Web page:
Top Tier History: Sheik

If I told you that there was a time when Fox wasn’t considered the best character in Super Smash Bros. Melee, who else would you have guessed? It’s not a particularly big secret, but from the moment you play Melee, you can already tell that Sheik is different from every other character. And it’s not just that you can’t see her on the character select screen.

Understanding Sheik’s popularity requires looking at her counterpart: Princess Zelda. When Nintendo announced its upcoming title in Melee at E3 2001, the ability to play as Zelda, along with Ganondorf, added hype to what was already expected to be an even bigger cast of new characters to the smash series. Being able to use Zelda to transform into Sheik also highlighted the GameCube’s technical depth.

Remember that at this point, games like Ocarina of Time and Majora’s Mask were critically acclaimed successes and massively influential games in the realm of 3D gaming. Being able to play as Link in the original Super Smash Bros. was fun, but in Melee, gamers now had three characters they could play from one of the most beloved franchises. After Melee’s release, it became clear that Sheik was more than just a cool feature.

The Queen of Melee (late 2001 to late 2005)
Notable players: Azen, DieSuperFly, Recipherus, Manacloud, Isai, Derrick, Mild, Chillin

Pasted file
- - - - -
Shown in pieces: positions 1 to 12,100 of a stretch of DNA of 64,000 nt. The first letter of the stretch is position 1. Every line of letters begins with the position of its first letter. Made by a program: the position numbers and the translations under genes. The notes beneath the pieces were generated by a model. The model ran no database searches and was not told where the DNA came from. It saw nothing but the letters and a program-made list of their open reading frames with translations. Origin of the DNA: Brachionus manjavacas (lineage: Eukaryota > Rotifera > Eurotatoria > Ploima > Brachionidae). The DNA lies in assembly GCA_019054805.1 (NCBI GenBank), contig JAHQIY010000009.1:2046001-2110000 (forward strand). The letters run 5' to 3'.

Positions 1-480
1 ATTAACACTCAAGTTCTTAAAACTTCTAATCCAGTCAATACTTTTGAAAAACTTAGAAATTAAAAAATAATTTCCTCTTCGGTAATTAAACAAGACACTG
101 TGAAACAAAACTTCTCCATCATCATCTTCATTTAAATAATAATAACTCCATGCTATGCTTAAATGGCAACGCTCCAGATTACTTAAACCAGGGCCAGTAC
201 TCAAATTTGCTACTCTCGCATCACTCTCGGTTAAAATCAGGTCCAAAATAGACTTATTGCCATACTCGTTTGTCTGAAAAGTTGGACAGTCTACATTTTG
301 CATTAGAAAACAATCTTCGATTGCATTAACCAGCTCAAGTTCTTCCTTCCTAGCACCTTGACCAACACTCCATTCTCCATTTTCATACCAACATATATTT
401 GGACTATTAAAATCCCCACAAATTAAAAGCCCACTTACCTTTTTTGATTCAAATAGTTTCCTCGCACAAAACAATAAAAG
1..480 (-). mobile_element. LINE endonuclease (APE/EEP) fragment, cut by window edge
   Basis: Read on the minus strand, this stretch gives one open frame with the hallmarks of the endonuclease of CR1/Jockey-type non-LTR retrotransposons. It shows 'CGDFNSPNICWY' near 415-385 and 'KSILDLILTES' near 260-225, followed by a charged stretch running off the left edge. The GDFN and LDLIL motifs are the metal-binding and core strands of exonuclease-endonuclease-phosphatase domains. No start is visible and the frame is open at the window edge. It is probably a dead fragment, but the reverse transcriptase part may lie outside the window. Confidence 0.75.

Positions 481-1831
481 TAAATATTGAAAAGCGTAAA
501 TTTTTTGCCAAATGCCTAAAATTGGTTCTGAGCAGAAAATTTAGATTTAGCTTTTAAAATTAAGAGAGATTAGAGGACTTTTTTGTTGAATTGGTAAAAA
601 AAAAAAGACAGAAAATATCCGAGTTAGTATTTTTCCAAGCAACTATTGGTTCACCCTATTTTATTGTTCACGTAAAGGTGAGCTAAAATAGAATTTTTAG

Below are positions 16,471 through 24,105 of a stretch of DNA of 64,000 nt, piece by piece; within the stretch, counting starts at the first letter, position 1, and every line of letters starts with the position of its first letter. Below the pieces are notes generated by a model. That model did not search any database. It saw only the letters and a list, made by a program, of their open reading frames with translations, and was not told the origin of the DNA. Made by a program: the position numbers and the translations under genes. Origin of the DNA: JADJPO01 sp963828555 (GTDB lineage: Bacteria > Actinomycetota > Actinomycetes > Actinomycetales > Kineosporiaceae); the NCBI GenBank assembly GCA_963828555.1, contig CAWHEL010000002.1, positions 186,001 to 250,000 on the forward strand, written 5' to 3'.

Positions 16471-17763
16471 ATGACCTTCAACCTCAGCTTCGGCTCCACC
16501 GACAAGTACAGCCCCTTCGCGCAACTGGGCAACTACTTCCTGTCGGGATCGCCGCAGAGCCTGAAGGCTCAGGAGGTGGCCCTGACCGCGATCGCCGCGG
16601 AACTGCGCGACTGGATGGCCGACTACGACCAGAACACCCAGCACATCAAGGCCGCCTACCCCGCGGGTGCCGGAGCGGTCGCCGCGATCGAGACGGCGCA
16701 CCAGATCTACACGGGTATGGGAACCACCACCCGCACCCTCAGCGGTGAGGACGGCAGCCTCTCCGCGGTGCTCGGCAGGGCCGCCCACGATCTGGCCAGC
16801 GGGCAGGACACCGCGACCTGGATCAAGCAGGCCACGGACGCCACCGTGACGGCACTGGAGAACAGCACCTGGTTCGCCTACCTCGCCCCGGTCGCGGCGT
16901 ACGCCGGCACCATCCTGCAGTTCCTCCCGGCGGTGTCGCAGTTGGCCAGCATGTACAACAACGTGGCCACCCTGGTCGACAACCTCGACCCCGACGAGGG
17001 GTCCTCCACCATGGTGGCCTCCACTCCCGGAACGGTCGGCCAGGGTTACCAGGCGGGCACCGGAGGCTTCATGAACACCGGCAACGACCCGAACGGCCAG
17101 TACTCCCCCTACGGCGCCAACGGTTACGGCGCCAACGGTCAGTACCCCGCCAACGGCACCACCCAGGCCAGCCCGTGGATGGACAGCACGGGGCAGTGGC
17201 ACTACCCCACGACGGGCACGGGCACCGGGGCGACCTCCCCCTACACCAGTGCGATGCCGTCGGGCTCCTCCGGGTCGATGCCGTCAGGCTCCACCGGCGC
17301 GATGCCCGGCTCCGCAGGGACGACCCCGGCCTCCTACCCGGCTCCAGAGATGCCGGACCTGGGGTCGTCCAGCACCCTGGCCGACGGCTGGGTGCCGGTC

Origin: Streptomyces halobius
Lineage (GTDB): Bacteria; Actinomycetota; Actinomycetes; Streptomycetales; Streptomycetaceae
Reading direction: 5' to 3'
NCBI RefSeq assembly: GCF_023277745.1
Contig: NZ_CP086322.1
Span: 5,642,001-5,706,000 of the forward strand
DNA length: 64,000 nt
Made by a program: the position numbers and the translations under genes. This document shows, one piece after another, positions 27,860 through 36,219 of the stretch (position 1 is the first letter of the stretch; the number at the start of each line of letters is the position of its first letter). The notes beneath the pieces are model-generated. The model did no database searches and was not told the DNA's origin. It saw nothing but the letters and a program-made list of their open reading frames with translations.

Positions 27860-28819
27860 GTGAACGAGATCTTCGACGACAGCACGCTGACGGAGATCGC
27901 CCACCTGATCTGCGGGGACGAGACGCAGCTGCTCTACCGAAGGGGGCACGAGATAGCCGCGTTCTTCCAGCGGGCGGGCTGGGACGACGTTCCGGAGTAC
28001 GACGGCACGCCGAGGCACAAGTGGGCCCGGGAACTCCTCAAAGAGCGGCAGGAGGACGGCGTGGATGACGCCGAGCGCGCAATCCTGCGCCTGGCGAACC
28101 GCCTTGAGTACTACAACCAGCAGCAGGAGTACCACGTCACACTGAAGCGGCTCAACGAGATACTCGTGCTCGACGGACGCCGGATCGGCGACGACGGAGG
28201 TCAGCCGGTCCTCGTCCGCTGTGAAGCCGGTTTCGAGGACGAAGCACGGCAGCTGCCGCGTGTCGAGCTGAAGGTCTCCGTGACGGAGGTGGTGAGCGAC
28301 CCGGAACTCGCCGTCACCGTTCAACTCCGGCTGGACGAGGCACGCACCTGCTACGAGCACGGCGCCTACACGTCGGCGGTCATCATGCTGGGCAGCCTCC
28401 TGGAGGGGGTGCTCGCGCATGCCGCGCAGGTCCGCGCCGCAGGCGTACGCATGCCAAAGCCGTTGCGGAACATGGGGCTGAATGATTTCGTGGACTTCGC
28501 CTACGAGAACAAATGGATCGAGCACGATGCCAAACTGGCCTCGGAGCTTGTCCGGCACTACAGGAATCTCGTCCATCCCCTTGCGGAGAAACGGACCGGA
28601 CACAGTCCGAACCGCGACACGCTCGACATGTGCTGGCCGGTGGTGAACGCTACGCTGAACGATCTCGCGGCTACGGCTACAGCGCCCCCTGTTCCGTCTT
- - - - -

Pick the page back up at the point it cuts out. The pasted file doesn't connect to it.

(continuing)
Even if you’re completely new, you can tell that Sheik is a really good character. Out of everyone in the game, she arguably has the best “standing” frame data. This is hard to explain in full-detail, but essentially, she just has better hitboxes and moves than other characters.

In an era when directional influence wasn’t quite developed, her moves were simple-to-use and high-reward. Attacks like dash attack, forward tilt and her grab were solid combo starters – and her aerials were deadly finishers, as well as strong trading moves. Sheik also had a great projectiles (her needles) that gave her the ability to camp and abuse other characters’ lack of approaches.

Sheik was a character that could shield grab effectively, hit combos more consistently than other characters, camp them out, out-prioritize them and edgeguard better than them. Back then, out of shield options weren’t as developed, so even something as simple as Sheik’s crossup dash attack on shield was seen as high reward and low risk.

It’s to almost no one’s surprise that for years, Sheik was seen as the best character in Melee, finishing first in the first seven NTSC Melee tier lists. She wasn’t exactly ban-worthy, but many disliked how easy she was to use and thought of her as cheap – or more likely back then, used other colorful words to describe her.